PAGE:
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Steve Dilbeck: San Francisco Giants fans can’t let go of their LA envy

By Mark ONeill
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I just read “Do Dodgers fans have to root for either Giants or Cardinals in NLCS?” a piece of fluff written by Steve Dilbeck, and posted online in the LA Times, October 8th, just after Los Angeles had been eliminated-prematurely-from the National League Playoffs, in the first round.

The dilemma, according to the author, is that the fans of the recently deposed Dodgers, are not so much worried that their team got beat, but that they now must choose between two less than savory teams, for which to root in the National League Championship Series: hated, arch-rival San Francisco, or the St. Louis Cardinals, a team “we’ve had our fill of around here.”

These are fans of the team in LA with the highest payroll in baseball, which just made an embarrassingly brief appearance in the tournament that separates ballplayers who are better at stats, than the ones who are better at bats.

In response to the question posed in the title of the piece, No Dodgers fans, you do not have to root for either the Giants or the Cards. You may root for the Beverly Hillbillies, instead, if you choose.  Cy Young knows, with an attention span the length of a Yasiel Puig/Madison Bumgarner confrontation, it doesn’t really matter which team LA fans root for.

July 6, 2013; San Francisco, CA, USA; Los Angeles Dodgers right fielder Yasiel Puig (66) walks back to the dugout after striking out against the San Francisco Giants during the first inning at AT&T Park. Mandatory Credit: ©Kyle Terada-USA TODAY Sports

No sooner will Dodgers fans have their televisions tuned into the NLCS, then it will be time for the latest installment of “Oprah does Springer” and they will collectively forget that there was once a pitching star named Clayton Kershaw, who dissolved under the glare of October lights.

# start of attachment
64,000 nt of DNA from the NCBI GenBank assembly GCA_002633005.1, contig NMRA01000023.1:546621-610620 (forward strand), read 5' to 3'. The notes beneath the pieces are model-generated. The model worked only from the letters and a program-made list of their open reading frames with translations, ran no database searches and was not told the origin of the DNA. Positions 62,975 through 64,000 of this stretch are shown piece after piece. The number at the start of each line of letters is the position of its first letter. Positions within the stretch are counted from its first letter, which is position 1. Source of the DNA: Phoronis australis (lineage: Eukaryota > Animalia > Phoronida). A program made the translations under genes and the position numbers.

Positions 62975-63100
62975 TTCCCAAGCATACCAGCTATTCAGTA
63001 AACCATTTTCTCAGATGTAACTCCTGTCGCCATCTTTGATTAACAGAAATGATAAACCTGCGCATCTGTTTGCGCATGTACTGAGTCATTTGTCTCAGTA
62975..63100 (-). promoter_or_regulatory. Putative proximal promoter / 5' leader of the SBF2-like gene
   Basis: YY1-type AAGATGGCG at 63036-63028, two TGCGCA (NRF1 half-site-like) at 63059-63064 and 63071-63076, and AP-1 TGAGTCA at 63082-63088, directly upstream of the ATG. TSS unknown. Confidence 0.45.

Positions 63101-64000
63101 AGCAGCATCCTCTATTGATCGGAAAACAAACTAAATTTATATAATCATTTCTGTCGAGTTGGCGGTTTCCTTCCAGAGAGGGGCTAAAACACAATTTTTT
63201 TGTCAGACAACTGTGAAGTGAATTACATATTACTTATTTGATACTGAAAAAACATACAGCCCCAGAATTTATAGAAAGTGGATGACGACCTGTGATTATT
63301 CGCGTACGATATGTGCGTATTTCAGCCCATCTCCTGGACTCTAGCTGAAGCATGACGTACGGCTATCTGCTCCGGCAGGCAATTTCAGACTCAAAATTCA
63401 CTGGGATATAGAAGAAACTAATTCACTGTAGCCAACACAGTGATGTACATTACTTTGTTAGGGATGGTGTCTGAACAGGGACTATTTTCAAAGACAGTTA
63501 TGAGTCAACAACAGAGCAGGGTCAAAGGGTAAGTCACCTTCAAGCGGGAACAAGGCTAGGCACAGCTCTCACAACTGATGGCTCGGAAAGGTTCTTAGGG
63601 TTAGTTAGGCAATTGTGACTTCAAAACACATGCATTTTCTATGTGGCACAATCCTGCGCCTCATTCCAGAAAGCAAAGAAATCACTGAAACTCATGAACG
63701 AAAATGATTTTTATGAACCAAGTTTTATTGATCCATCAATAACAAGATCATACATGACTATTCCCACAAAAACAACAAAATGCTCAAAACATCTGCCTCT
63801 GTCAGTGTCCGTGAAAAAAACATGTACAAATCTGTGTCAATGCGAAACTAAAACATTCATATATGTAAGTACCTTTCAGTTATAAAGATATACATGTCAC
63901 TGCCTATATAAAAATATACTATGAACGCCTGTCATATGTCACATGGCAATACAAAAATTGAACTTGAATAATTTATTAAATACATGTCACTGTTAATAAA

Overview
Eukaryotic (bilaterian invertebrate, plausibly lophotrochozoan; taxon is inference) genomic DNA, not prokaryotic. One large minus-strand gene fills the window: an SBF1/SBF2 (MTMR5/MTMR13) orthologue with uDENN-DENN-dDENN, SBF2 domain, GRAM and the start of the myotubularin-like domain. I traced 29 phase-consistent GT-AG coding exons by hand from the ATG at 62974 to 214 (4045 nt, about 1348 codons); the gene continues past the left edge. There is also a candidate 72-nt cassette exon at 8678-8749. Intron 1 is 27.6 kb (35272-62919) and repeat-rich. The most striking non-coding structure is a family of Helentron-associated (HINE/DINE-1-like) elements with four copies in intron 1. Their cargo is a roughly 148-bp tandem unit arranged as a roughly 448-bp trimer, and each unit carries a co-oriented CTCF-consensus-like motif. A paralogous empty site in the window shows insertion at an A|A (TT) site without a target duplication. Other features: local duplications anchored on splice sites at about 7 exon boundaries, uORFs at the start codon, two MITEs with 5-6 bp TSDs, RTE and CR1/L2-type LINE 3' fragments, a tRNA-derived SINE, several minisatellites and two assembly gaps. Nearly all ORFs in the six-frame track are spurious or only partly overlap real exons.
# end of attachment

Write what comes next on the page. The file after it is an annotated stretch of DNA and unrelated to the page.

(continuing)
Of the San Francisco fans, to whom he referred as “chip-on-the-shoulder fans” he opined,

“They’re cultured! They drink wine! They have cool bridges! [This next part is quite profound.] They try really hard to talk themselves into stuff, but they can’t let go of their Los Angeles envy.” Delusional is the first word that comes to my mind, and nothing else sidles up to get in line behind delusional.

LosAngeles envy? Are Northern Californians supposed to be attracted to concrete?

NorCal people are attracted to what about LA? Asphalt? Congestion? Mickey Mouse? Tar pits?

Traffic? Smog? Plastic? Most everything most NorCal residents find unpalatable, is embodied in the artificial culture of SoCallywood.

As for the St. Louis fans, “…it’s that sanctimonious feeling of both their players and their fans…because they’re this wondrous mid-market team that does things ‘right.’” That would mean that the Cardinals develop players from within the organization (seventeen of the 25 players on the 25-man playoff roster) as opposed to having Magic Johnson just write a check. It’s so much simpler.

The author concludes by suggesting that Dodgers fans simply “go neutral” and that “…we’ll wake you when it’s time for the World Series.”

Giants and Cardinals fans had a hard time placing any credibility in the author’s claims. After all, in order to take any of his comments seriously, Giants fans would have to get past the part about the Dodgers fans going to sleep until the World Series begins.

You see, San Francisco and St. Louis fans were under the impression that Los Angeles fans were never actually awake in the first place; that would at least explain the presence of a Yasiel Puig on the team.

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